By: Carmen Willings
Updated October 28, 2017
Students who are blind or visually impaired will typically need adaptations to access printed information throughout the language arts program. Literacy and reading skills are foundational skills that will allow the student to access all areas of the curriculum. It is the role of the Teacher of Students with Visual Impairments (TVI) to determine the student's primary reading mode. Although the student should develop strong auditory skills, it is essential for the student to learn to read print and/or braille.
Students with low vision will typically use printed materials. Some students may be able to read print without any adaptations but the majority of students with low vision will require large print or magnification devices in order to comfortably read print for short and sustained reading activities. For students who need large print, magnification devices should be considered as they allow a student to access all printed information so they are not dependent on what has been enlarged for them.
Speed and Stamina
Many students with low vision will read at a slower speed than their sighted peers and have less stamina for reading longer passages. Although teachers may be inclined to reduce the amount of reading and have the student read for shorter periods, this strategy does not help develop greater speed and stamina. Alan J. Koenig and Evelyn J. Rex discuss this very issue in the Foundations of Low Vision chapter on Instruction of Literacy Skills to Children and Youths with Low Vision. They recommend encouraging the student to read extensively to increase speed and stamina. Recommendations are similar to those with students who are sighted. They include repeated readings, paired reading, choral reading and echo reading. With that being said, it continues to be important to teach the student to recognize signs of visual fatigue and learn strategies for dealing with it (ex. take short breaks, change from reading a text to listening to a recording of the text, or changing position)
Conducting a reading inventory as part of the student's Reading Media Assessment, such as the Jerry John's, will help to identify the students reading rate and the student's level of independent reading, instructional reading level and the student's frustration level.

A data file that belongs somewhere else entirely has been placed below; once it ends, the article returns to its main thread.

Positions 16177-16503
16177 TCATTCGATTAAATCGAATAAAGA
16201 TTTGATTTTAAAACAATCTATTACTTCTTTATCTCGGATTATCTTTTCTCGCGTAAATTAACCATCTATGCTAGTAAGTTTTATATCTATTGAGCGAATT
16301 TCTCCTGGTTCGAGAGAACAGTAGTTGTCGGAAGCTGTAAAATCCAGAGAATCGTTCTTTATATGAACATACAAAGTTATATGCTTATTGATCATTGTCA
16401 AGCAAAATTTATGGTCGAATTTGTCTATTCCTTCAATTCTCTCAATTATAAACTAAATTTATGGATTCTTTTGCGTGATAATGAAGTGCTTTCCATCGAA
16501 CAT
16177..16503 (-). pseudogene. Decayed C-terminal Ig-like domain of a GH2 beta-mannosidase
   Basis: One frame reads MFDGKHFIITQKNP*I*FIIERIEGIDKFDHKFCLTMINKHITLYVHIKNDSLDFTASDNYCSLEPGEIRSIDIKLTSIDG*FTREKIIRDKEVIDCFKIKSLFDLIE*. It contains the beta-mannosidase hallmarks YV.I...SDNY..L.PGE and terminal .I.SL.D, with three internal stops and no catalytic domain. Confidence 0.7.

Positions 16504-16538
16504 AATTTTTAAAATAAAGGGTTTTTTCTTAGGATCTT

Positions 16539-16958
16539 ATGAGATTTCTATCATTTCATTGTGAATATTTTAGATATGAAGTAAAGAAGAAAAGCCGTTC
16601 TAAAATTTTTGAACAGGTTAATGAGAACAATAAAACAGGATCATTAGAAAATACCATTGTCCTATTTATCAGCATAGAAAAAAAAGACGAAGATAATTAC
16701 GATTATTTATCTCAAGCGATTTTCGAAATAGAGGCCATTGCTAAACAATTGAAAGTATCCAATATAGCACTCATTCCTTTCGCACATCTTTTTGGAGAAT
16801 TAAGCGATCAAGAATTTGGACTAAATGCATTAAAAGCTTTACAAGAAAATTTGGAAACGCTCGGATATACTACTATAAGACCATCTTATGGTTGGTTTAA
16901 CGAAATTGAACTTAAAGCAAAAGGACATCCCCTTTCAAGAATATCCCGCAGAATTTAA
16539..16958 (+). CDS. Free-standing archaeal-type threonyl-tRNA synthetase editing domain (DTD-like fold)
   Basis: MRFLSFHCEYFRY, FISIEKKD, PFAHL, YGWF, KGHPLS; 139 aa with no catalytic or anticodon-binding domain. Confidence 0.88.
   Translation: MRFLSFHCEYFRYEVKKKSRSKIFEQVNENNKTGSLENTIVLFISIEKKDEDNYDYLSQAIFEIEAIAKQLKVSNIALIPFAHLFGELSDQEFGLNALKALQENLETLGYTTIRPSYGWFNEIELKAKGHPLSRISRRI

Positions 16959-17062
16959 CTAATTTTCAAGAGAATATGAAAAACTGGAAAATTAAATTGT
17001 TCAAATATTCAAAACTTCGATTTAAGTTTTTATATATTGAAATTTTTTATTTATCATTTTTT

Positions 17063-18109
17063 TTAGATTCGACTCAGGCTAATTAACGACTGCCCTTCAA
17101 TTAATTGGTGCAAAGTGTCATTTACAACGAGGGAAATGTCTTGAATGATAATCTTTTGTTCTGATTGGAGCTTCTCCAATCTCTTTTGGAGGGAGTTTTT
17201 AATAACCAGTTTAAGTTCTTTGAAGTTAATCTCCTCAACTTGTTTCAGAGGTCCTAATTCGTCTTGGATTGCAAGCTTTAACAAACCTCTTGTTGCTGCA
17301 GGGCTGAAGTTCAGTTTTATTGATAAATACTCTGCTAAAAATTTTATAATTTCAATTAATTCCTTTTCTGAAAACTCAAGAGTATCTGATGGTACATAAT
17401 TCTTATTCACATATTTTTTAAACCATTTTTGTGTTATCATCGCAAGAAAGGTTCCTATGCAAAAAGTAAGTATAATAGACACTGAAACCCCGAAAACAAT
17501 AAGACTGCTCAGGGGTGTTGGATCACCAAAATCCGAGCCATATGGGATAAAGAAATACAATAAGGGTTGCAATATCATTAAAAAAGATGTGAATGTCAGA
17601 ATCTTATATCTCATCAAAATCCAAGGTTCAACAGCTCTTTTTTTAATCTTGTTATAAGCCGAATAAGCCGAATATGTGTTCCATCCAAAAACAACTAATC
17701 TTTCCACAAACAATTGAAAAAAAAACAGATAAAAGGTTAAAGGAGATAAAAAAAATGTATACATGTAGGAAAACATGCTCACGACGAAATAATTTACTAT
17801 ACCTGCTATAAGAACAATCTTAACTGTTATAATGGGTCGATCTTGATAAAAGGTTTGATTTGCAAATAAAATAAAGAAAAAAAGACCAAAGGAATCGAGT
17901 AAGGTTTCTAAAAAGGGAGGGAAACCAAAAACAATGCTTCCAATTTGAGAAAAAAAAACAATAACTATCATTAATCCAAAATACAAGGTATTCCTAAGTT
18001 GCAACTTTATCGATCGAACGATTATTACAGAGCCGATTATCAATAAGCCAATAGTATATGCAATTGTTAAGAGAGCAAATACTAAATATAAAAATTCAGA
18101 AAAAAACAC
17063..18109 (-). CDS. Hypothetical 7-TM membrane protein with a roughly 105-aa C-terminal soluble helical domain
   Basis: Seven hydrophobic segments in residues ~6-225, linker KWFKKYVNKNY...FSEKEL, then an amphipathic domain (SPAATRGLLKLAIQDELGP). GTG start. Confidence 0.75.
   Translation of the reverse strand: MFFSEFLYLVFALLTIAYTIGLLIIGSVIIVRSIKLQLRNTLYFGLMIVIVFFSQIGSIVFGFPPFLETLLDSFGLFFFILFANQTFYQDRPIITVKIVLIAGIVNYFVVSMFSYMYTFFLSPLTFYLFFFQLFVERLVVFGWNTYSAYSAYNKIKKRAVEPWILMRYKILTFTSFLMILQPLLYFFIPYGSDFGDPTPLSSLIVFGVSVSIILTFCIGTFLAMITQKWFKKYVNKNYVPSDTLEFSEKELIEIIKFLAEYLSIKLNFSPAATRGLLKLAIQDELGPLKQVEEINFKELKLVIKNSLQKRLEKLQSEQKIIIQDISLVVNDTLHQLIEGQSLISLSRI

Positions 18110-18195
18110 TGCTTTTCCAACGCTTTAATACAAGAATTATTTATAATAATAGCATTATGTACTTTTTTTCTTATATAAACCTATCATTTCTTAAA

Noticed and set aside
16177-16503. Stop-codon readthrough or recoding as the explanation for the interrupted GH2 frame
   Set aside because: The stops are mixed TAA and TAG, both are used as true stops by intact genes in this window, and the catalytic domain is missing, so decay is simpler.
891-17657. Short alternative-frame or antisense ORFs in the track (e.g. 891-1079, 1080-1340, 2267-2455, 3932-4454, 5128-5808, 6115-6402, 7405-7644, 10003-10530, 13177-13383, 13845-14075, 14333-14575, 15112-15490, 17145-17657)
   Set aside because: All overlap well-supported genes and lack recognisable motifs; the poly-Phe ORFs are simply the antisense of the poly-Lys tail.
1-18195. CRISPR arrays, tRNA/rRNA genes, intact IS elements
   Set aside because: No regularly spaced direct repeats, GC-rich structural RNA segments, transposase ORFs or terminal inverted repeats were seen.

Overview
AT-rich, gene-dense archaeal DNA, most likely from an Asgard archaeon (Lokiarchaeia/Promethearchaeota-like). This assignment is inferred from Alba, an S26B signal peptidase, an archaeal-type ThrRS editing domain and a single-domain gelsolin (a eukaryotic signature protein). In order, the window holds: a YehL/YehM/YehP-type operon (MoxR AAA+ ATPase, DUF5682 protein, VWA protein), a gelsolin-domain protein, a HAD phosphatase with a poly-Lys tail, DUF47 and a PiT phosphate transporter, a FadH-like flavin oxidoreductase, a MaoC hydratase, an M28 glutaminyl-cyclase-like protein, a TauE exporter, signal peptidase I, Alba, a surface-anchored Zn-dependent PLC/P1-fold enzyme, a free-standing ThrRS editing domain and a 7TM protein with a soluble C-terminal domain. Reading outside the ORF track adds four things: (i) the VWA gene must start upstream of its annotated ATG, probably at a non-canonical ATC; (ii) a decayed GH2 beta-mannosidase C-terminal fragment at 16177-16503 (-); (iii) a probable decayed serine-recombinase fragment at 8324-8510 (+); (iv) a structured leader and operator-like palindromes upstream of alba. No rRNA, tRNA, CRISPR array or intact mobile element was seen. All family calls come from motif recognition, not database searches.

If a student is a braille reader, they will need significant support in the production of materials in braille. The TVI or braillist will need plenty of advance notice on worksheets and other activities and information that needs to be produced in braille. Braille books should be available for the student at home as frequent reading experience is critical for success and good braille reading skills. The TVI will collaborate with the classroom teacher, the student and the parents to ensure the student has braille materials available at home. Parents should be encouraged to be involved in fostering children's interest and love of literacy and books. Parents with students who are future or current braille readers will typically need assistance in locating books and materials in braille.
Environmental Exposure to Braille
The goal for the braille learner is to recognize braille or other tactile symbols as easily as sighted people read print. Early exposure to print/braille is important. Students should be exposed to a wide variety of print/braille in books and in the environment. Future braille readers or possible braille candidates MUST have daily exposure to braille in a literacy rich environment that is fully accessible. This daily exposure (at school and at home) will help students make the connection between what is written and the spoken word. Provide students with opportunities to read class schedules, daily messages, cassette tape labels, recipes, menus, and notes from teachers. Also provide opportunities to read transcriptions of classmates’ writing, and a wide variety of children’s books transcribed into braille. Incorporate braille on: bulletin boards; braille names on desks, cubbies and lockers; classroom signs, rules and posters; and calendars.
Literacy Rich Environment
Find functional uses for braille, such as labeling personal belongings (lockers, notebooks, CDs, and so forth), recording telephone numbers, and writing homework assignments or shopping lists. For those less familiar with braille, a braille labeler can be used to make braille labels, although it can only produce uncontracted braille. Braille clothing labels can provide daily exposure to braille as well. Model the use of braille (as when reading aloud to the student) and use braille for sending messages and other functional purposes.